Noodle pots, bagels, pizza slices, yogurts, soups – you name it – have muscled into the snack space. So what hope do old-fashioned potato chip, popcorn and nut makers really have?
The ‘snackification of everything’ – a phrase coined by healthy foods consultant Julian Mellentin – never rang so true. Three square meals per day have been ditched as busy consumers look to gorge down food items that fit in one hand, can be (preferably) ripped open with teeth and gobbled down with as little effort as possible. Even Chobani is trying to tap into the US Super Bowl snackfest . Oh, how times have changed…
If we take a look at the biggest snack market in the world, half of all American eating occasions are now snacks. According to the Hartman Group, this almost belies the word ‘snack’, because while Americans still idealize eating three balanced meals a day; they rarely eat that way, instead becoming comfortable with, “eating on the fly, based on whims and cravings”.
And so, as consumers imbibe mini-meals on the train or en route to the bank, what hope do humble potato chip makers have? How can snack makers win back punters?
Eat me! Eat me!
Snacks, in their traditional sense are (or should we say were?) meal accompaniments, set to simply curb hunger until the next, sit-down feed. Snack makers now however, have no choice but to chase after that hungry, time-pressed, moving, meal-minded consumer.
Shouting ‘pick me, I’ll keep you fuller for longer’, ‘grab this to curb sweet cravings and share me with friends’ or ‘pick me because I’m vintage and I’ll evoke a feeling of nostalgia’ could grab attention.
Satiety claims, playing up indulgence, tapping into eating occasions or childhood memories – these are tools that snack makers should be using more.
Some may feel secure resting on their laurels in the knowledge that the potato chip will never die – sales continue to be the strongest within savory snacks pulling in $28.8bn globally in 2013, just ahead of extruded snacks at $28.6bn. Maybe the potato chip will never die, and maybe it shouldn’t – choice after all, as the Snack Food Association’s CEO said, is crucial .
Sit still and it might not die, but the chip will not prosper in this brave new snackified world. The time for innovation is now: In both NPD and attention-grabbing marketing campaigns.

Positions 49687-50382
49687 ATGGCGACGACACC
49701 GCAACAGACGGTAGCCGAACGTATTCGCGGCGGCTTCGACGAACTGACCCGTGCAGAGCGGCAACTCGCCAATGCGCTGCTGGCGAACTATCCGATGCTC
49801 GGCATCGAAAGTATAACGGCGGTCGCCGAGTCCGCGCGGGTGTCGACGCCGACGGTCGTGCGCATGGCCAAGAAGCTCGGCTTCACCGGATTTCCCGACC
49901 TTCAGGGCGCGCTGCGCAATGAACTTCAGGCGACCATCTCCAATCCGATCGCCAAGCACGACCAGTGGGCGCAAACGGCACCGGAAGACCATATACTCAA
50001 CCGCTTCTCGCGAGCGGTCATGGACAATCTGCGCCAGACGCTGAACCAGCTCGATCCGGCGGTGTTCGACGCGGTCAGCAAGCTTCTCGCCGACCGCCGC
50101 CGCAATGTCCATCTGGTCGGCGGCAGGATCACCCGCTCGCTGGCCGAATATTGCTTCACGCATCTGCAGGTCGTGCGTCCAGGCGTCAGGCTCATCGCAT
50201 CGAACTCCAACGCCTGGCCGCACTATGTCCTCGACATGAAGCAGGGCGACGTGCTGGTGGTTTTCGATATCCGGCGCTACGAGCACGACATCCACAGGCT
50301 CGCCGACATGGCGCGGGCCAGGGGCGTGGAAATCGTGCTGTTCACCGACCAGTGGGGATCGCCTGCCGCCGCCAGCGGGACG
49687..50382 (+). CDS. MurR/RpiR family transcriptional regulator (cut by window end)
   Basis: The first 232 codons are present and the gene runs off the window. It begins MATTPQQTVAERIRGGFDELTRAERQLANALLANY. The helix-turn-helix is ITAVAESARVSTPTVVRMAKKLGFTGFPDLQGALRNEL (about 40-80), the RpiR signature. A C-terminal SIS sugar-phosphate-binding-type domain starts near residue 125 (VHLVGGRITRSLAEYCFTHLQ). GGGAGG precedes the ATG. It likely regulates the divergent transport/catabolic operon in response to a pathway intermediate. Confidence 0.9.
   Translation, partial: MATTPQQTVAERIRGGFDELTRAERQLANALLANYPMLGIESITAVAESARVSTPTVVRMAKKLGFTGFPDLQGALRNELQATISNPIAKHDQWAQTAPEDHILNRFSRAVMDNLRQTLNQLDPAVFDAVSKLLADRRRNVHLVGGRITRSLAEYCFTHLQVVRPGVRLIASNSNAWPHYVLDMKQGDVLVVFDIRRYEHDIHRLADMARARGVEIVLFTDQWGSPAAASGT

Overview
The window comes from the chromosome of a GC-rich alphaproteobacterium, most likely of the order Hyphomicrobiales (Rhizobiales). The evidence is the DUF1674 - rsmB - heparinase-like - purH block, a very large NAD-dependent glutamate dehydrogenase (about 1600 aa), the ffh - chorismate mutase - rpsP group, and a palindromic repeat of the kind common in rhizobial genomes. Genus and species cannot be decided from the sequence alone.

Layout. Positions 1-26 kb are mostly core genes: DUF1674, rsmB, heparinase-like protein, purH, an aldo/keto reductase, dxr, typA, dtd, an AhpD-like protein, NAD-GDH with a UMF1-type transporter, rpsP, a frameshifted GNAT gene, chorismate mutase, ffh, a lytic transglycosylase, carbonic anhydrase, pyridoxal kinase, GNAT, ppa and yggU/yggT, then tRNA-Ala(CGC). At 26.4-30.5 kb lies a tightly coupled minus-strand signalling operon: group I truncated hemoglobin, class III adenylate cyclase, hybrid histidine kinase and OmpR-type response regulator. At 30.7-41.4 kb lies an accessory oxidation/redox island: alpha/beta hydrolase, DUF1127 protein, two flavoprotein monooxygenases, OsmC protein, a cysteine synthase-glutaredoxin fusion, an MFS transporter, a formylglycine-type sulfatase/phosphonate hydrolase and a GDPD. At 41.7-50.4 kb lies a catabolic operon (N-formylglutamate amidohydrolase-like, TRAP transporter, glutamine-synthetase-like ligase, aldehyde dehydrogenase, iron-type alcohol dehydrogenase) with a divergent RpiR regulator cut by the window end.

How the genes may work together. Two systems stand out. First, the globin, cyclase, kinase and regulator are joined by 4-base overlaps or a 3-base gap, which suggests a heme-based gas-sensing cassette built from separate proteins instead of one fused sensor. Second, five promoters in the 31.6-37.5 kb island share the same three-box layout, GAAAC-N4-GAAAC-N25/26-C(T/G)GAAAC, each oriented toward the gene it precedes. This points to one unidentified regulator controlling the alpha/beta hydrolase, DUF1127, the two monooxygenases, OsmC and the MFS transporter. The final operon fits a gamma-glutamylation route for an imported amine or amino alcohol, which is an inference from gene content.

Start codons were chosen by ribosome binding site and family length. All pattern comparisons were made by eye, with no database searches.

While traditional snacks have ducked recessionary times , I think it’s going to be harder to duck competition coming in from every angle.
Health versus indulgence
The obvious opportunity here is health, health with a dash of health. While healthy snacking is, of course, important in a world where obesity problems are getting worse, not better, and there is certainly a place for snack makers to develop healthy variants, it's not what is going to win the battle of market share as new competition comes in. Some companies (and big companies at that) have been clever in throwing caution to the wind and going for a polar opposite strategy – calorific indulgence. After all, the majority of snacking is done on impulse and healthy snack options just aren't as real for busy consumers as some companies may like to think.
This year Frito-Lay and Kellogg both launched chocolate-covered crisps, bridging the gap between confectionery and savory snacks. A great example of indulgence marketing but does it run the risk of broadening competition even further. Why add confectionery to the list of competitors?
Innovation needs to be less about drawing inspiration from other sectors, or even merging concepts, and more about standing strong on the sector’s own values of what a traditional snack is about. It’s about simplicity of form, it’s a flavor experience, a crunch experience. It’s an explosion of taste for a few minutes, or even seconds, and why not just stick to that?
There are mega opportunities to innovate further with flavor. Spicy has been 2013’s top global snack flavor trend and this isn’t set to change. Tongue travel where consumers taste their way round the world through flavors is how snack makers can pull in the punters and avoid outside competition. Coupled with sticking to the traditional formats and concepts that consumers know, and trust, as good old-fashioned snacks with a dash of clever marketing and your traditional potato chip stands a fighting chance.
Kacey Culliney is a reporter for BakeryandSnacks.com and likes her mini-meal or snack (salt & vinegar flavored) as much as the next person. She has been writing about the food and beverage industry for several years.